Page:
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This article was published 16/10/2011 (2050 days ago), so information in it may no longer be current.
Terry Broza was just a teenager when he was diagnosed with schizophrenia. For years, he coped by attending hospital programming and with the support of his mother. Sadly, when his mother died in 2005, that support was lost, and consequently, so was Broza.
Broza knew he needed to do something more, so when a friend suggested he look into the programming offered by the Manitoba Schizophrenia Society, he decided it was worth a try. Broza signed up for the agency's drama program.
"I did because I wanted to be more in recovery than what I was," explained Broza, a 41-year-old Norwood resident. "Being involved with just the hospital was not working very well. There needed to be something more in my life -- I was taking my meds and attending (the hospital programming) but I wanted to feel better. It's not about taking your medicine and seeing your doctor and eating right and getting enough sleep, it's about doing something."
Little did Broza know that taking that first step would change his life. While attending the drama program, he started offering help to the schizophrenia society staff, assisting with administrative tasks.
Public education co-ordinator Jane Burpee took notice and asked him to become a volunteer with the Hearing Voices workshops offered by the agency.
The 21/2-hour workshops allow participants to experience what life is like for a person living with schizophrenia. Broza both facilitates some of the workshop activities and shares his story with the participants, a range of professionals and non-professionals such as nursing and occupational therapy students, paramedics, police and social workers. Since 2005, he has assisted with more than 300 of the workshops, impacting more than 6,000 people, in addition to volunteering his time to other schizophrenia society initiatives.
"I finally got that feeling of satisfaction that I was looking for. I've gotten one step closer to having the quality life that I think we all kind of strive for," Broza said proudly. "Whether it's just doing chores around the house, if it's volunteering or working or going to school, I think being well with mental illness is about doing something. It's about having a life that makes you happy."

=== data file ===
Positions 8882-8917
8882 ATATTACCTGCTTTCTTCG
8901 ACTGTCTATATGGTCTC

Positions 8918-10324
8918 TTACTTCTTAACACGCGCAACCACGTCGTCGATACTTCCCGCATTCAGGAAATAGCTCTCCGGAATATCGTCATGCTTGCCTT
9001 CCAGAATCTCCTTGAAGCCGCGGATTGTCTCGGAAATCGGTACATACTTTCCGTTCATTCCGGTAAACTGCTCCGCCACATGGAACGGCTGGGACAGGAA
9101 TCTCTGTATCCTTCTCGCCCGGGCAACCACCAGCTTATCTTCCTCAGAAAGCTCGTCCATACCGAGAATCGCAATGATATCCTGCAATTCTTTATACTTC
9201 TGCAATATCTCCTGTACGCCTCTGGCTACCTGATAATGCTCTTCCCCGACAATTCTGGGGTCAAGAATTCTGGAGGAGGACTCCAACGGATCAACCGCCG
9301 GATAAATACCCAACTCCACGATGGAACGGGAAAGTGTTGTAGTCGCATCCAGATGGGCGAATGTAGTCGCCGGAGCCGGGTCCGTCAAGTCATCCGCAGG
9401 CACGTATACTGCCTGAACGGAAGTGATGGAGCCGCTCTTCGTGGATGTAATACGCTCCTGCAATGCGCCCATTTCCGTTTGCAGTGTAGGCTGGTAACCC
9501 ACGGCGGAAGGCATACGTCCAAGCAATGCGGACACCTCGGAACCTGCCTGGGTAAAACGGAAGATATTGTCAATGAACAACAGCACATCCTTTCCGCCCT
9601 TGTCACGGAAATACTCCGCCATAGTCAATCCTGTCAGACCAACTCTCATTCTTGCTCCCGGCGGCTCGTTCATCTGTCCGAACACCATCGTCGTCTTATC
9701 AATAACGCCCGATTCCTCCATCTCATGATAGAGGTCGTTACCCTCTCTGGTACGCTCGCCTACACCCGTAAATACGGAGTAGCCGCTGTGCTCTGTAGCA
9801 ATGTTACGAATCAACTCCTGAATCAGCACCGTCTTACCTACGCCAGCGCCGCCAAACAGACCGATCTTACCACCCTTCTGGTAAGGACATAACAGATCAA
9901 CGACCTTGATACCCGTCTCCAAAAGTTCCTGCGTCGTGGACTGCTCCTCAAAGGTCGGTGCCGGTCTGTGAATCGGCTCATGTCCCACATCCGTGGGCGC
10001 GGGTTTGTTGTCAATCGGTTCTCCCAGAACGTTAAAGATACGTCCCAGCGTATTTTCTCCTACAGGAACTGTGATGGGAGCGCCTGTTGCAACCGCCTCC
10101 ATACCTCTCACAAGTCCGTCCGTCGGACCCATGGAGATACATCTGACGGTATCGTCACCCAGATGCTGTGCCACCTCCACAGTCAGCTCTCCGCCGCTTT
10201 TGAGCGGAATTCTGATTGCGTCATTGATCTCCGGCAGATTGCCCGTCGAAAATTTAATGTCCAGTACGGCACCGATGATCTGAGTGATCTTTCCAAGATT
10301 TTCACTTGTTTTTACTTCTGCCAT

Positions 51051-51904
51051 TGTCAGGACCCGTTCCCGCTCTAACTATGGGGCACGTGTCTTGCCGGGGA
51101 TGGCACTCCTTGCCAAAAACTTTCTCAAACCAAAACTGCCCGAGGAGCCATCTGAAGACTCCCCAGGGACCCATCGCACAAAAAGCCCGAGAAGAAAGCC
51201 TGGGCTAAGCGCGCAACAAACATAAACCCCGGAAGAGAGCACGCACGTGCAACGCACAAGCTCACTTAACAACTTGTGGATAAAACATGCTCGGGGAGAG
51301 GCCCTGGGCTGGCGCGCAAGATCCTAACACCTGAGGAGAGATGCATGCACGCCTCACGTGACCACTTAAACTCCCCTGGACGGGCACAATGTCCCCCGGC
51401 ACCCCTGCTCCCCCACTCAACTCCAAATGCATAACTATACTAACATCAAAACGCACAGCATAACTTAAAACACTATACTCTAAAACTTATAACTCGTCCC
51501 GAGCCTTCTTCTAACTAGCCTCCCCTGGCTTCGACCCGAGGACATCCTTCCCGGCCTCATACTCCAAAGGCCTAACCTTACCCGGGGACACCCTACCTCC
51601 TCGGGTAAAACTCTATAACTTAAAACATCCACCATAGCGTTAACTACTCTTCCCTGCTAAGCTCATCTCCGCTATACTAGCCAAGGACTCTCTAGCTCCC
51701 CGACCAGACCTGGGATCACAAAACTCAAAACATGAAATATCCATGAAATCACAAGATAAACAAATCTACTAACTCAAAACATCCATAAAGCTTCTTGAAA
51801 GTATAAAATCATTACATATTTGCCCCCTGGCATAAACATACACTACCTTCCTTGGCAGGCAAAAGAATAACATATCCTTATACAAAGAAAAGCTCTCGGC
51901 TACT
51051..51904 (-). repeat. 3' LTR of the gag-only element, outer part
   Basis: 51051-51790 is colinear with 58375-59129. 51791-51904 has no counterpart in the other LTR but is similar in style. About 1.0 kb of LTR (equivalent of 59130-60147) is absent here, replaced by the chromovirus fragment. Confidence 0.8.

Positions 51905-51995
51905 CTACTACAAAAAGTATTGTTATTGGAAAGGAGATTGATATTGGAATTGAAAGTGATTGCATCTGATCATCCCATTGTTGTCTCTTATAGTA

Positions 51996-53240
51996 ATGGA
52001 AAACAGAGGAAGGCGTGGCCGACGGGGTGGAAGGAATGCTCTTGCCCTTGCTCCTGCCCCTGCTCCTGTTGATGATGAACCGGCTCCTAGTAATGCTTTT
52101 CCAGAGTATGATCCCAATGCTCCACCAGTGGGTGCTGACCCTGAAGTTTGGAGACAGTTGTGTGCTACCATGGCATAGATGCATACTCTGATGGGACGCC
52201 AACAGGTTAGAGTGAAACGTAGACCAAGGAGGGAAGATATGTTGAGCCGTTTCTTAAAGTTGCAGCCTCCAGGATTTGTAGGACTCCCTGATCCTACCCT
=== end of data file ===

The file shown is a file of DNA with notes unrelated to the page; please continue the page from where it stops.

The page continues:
In appreciation for his dedication and contribution, Broza received the Schizophrenia Society of Canada's Recovery of Hope Award at a gala held in Regina earlier this year.
While it was an honour to receive the award, it's the everyday benefits he gets from volunteering that make it so satisfying and important, Broza said. Not only has he become more confident, but volunteering has also taught him workplace skills. His new goal is to enter the workforce, a prospect he once found daunting and frightening.
"I wasn't even looking to receive an award. I was just (volunteering) to make my recovery less of a dream and more real. One of my goals now is to go back to school because this volunteering has helped me realize that I can work.
"For many years I didn't think I could work. I thought I was just going to be on pills and just going to groups and stuff like that," said Broza, who has applied for funding to attend Red River College's administrative assistant program.
For others living with schizophrenia, Broza encourages them to find out how the schizophrenia society can help them, too.
"It's really difficult. Schizophrenia affects people in all different ways. Some people have it more severe. We are all here together equally, but for those people who are looking for something more, I would tell them to just come down and visit for a while to try it. These people understand us and they sympathize with what we're going through and they encourage us to go after whatever we want," he said.
If you would like more information about the programming and volunteer opportunities offered by the Manitoba Schizophrenia Society, please call 204-786-1616 or email email@example.com You can also learn more online at www.mss.mb.ca
If you know a special volunteer who strives to make his or her community a better place to live, please contact Erin Madden at firstname.lastname@example.org